Essure Harm Shielded by the Supreme Court
One of the underlying tenets of our free-market is that consumers alleging harm should have legal recourse in our court system. And the 14th Amendment of our Constitution guarantees citizens equal protection under the law.
So, if a product or service is unreasonably harming people, the court system usually provides feedback to the supplier and problems are removed.
But, if legal barriers prevent consumers from taking their cases to court, harmful products and services will persist in the market.
That's the scenario playing out in the multi-billion-dollar medical device sector of our economy.
Most Americans do not realize that when the Food and Drug Administration (FDA) approves "high-risk" devices through its "Pre-Market Approval" (PMA) pathway, these devices are automatically shielded from litigation. This shield was created by the Supreme Court in the 2008 decision, Riegel v. Medtronic.
The presumption is that if and when a PMA device harms people, recourse will be provided through FDA review. But, unfortunately, FDA and, in particular, its Center for Devices and Radiological Health (CDRH) is a "captured" agency. What that means is that the FDA process is overly influenced by industry advocates, at the expense of patients.
Here is a clear example of why CDRH is considered a "captured" agency by prominent FDA watchdog groups.
When the federal government, on the one hand, blocks consumers' access to state courts and, on the other, takes on the job of addressing allegations of harm outside of a courtroom, that's not the free-market working - it's Big Brother at work. And that's the process protecting PMA-approved devices.
A specific example of this problem is playing out in the case of a device used to permanently sterilize women. This PMA-approved device is known as Essure, made by a German company, Bayer Health.
More than 25,000 women across the United States claim they have been harmed by Essure, but they do not have access to the state court system.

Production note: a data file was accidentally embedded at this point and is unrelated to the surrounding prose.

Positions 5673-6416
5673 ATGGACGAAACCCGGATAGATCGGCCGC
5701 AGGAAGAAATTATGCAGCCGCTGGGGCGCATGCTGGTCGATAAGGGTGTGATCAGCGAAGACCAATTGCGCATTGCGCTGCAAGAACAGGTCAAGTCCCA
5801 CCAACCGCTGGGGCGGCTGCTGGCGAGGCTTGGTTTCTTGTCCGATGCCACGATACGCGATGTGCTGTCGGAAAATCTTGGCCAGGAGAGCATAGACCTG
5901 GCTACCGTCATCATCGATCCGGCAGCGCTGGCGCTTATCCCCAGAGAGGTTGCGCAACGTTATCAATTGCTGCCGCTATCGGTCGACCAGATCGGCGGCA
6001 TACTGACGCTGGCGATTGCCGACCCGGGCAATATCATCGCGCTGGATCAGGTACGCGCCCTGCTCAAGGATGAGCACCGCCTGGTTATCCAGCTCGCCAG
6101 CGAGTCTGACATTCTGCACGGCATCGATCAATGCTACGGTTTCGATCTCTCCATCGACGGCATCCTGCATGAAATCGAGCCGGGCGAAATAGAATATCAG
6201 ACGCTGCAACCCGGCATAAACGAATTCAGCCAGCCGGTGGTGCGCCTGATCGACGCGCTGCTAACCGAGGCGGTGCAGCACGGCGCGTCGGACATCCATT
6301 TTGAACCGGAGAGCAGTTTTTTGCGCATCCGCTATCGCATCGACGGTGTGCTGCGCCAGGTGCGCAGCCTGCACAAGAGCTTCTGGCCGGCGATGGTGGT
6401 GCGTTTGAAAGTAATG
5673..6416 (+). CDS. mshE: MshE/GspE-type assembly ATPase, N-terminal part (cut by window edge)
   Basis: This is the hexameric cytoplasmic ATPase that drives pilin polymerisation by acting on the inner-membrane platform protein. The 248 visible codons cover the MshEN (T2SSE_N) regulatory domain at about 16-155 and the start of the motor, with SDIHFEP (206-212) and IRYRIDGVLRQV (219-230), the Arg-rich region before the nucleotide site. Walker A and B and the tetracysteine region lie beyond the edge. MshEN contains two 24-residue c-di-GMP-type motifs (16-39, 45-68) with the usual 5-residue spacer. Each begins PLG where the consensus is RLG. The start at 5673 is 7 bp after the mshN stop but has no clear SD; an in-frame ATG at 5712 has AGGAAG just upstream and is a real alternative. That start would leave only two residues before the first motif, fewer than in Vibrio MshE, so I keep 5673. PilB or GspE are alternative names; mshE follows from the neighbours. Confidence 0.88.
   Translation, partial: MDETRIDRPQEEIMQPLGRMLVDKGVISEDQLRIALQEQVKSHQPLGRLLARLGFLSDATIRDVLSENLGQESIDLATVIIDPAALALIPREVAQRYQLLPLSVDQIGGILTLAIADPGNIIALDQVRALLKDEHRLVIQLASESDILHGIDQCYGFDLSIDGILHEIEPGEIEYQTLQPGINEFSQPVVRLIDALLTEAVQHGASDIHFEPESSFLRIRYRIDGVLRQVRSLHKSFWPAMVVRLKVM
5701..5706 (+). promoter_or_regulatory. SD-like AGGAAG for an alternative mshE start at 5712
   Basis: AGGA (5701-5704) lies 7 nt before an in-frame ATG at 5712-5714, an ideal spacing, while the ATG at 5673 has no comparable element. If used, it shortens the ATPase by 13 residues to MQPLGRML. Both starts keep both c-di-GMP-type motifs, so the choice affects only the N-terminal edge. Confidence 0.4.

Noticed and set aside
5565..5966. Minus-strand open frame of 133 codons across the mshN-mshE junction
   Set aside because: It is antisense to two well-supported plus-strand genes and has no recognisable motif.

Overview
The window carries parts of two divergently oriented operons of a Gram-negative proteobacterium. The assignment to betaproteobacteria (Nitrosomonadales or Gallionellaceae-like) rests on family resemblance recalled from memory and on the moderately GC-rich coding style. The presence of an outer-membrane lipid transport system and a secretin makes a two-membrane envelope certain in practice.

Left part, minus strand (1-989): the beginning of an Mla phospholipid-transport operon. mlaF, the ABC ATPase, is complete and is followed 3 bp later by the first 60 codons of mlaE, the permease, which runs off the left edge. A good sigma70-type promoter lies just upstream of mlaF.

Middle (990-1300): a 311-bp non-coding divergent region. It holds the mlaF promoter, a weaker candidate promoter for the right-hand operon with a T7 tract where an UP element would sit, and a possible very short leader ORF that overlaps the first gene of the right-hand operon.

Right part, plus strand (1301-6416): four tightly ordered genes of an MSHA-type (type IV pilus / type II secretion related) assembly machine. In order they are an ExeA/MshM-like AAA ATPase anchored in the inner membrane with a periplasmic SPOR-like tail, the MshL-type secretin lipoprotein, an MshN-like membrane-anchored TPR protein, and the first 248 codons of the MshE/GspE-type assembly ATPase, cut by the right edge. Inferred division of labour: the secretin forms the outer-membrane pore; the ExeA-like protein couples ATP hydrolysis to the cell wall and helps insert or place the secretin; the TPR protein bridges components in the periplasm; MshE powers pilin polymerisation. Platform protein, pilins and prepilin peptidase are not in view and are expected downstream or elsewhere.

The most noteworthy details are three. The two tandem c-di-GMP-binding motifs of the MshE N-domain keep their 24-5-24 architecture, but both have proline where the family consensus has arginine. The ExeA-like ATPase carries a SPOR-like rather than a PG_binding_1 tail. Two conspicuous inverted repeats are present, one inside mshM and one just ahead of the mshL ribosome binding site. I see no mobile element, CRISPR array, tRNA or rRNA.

FDA did conduct a hearing on Essure in September 2015, but last I checked FDA is not an arm of the Department of Justice.
Pennsylvania Congressman Mike Fitzpatrick is fighting to overturn Riegel vs. Medtronic.
On Dec. 6, he introduced an amendment proposing the removal of all barriers to civil litigation in product liability cases against medical devices.
You can watch him introduce this amendment here at 41:50.
But Fitzpatrick's amendment was rejected, based on technicalities, by the House Rules committee. So it will not come up for a vote in the House.
Incredibly, those voting against the amendment were Fitzpatrick's Republican colleagues – the supposed guardians of "free-market" economics and vocal critics of federal government protectionism over the market.
Democrats are also rejecting rep. Fitzpatrick's call to remove Essure from the market, despite many in that party who advocate for women's health and patient safety. The party machine won't support Fitzpatrick's E-Free Act.
Meanwhile, Bayer is defending its product and claiming that the harm done to a relatively small group of otherwise healthy women is to be accepted given the product's supposed benefits.
But our country was built on protecting minority groups who are wrongly harmed.
Fitzpatrick's position on Essure and Riegel offers Republicans an opportunity to live up to their free-market ideology and to claim women's health as a real Republican platform – but many are failing to see this.
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